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High vitamin B12 levels and cancer: how they’re related

Updated on November 30, 2023.

Medically reviewed on January 23, 2023 by Morgan Spicer, Medical Communications Manager. To give you technically accurate, evidence-based information, content published on the Everlywell blog is reviewed by credentialed professionals with expertise in medical and bioscience fields.

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Whether you’re choosing supplements to help meet nutritional recommendations, or just stay apprised of the latest headlines in healthcare, few of us were excited to hear that a nutrient as essential for our bodies as vitamin B12 could potentially cause health problems.

While several studies have demonstrated a correlation between cancer and excessive levels of B12, the NIH emphasizes that evidence here remains inconclusive. That said, with a handful of studies to indicate the contrary, is the link valid or simply mere hearsay?

Below, we unpack the scenarios in which vitamin B12 is helpful versus harmful so you can make an informed decision about the supplements you take and your long-term health.

What Is Vitamin B12?

Vitamin B12, also known as cobalamin, is part of the vitamin B complex. This is a collection of eight vitamins that assist with everything from optimal cognitive function to converting the carbohydrates you consume into usable energy [1].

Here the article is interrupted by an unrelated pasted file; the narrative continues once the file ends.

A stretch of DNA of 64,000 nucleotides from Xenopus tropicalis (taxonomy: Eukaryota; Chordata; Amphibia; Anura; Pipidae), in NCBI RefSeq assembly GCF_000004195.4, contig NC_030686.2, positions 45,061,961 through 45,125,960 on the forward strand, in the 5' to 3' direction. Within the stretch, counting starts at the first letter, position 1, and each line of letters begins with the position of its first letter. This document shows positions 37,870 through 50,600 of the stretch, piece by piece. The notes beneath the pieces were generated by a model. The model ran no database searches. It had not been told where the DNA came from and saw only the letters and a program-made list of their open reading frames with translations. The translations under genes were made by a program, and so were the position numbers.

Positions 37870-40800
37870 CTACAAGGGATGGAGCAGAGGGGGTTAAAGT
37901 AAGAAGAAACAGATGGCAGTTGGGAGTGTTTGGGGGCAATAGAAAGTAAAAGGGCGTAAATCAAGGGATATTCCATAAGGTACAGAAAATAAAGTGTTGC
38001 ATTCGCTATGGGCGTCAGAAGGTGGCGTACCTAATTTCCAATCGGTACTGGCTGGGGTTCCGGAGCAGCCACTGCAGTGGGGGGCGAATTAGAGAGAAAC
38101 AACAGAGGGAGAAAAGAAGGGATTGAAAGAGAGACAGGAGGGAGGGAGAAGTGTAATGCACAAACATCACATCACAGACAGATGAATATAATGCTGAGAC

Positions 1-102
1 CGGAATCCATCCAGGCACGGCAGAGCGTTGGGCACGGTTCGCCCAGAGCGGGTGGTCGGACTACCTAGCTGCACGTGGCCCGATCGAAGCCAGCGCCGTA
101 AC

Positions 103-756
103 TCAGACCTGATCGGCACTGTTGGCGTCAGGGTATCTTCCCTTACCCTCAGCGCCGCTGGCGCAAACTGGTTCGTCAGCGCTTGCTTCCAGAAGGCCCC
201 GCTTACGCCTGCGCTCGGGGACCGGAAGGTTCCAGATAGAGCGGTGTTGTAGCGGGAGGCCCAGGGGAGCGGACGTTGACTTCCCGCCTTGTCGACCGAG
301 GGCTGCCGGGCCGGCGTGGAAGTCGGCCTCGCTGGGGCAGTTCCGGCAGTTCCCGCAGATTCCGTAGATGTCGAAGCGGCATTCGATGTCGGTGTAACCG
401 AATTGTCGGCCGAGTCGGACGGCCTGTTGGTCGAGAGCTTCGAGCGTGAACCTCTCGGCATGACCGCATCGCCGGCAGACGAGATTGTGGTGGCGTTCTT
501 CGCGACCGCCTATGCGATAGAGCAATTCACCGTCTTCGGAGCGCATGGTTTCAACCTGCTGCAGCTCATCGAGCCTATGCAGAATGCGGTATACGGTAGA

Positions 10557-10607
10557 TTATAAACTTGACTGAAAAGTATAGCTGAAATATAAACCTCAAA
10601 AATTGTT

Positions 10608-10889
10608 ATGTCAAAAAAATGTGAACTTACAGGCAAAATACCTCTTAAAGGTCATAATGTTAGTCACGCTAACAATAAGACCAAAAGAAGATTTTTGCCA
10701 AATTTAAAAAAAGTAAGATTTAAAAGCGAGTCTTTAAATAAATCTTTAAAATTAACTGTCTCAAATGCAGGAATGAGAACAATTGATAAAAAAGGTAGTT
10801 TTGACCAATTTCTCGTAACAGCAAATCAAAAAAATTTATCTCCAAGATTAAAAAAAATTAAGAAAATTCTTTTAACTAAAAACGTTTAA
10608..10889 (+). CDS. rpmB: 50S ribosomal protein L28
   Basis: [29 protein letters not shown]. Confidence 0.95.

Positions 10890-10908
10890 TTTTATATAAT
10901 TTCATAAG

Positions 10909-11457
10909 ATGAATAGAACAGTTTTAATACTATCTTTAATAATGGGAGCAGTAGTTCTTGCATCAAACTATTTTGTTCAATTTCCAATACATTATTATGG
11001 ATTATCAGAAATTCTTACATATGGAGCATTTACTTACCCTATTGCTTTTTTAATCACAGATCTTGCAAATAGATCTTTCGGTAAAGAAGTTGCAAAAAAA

Stored in your liver, vitamin B12 is responsible for supporting a range of vital functions on its own. These include [2]:

  • DNA synthesis
  • Healthy red blood cell formation
  • Central nervous system development and function
  • Enzyme function

Interest in vitamin B12’s role has grown in recent years, and not just because it keeps our neurons firing, helps us learn new skills, and enhances our memories [3]. In excessive amounts, some evidence shows vitamin B12 may be linked to heightened vulnerability to certain cancers.

High Vitamin B12 Levels and Cancer: What’s the Connection?

esearch on the relationship between B12 and cancer is still in its early stages, and science-backed findings remain inconclusive. That said, there are some hypotheses to be aware of if you're concerned about the link between a high vitamin B12 level and cancer.

Excessive Vitamin B12 May Increase the Risk of Lung and Colon Cancer

A large-scale 2017 study published in the Journal of Clinical Oncology showed that males who supplemented with “megadoses” of vitamin B6 and vitamin B12 had a 30 to 40% increased risk of lung cancer when compared to males and females who didn’t supplement [4].

However, this higher risk was discovered in male current smokers. Further, the male subjects took 23 times the recommended daily amount over the course of 10 years. Females who participated in the study did not demonstrate an increased risk of lung cancer.

Nonetheless, this led the study authors to conclude that supplementing with vitamin B12 should not be deemed a “chemopreventive” measure for lung cancer. In fact, doing so may have the opposite effect [4].

In a follow-up study, researchers found that supplementing with vitamins B12 and B9 (folic acid) may increase the risk of colon cancer. These two nutrients are frequently used to support bone health and reduce the risk of osteoporosis. However, researchers still maintain that a larger, more comprehensive study must be performed to render findings conclusive.

High Vitamin B12 Levels May Be a Biomarker of Cancer

A 2013 study published in the Journal of the National Cancer Institute concluded that elevated serum cobalamin (B12) levels were associated with [5]:

  • Subsequent cancer diagnoses, primarily in the first year of follow-up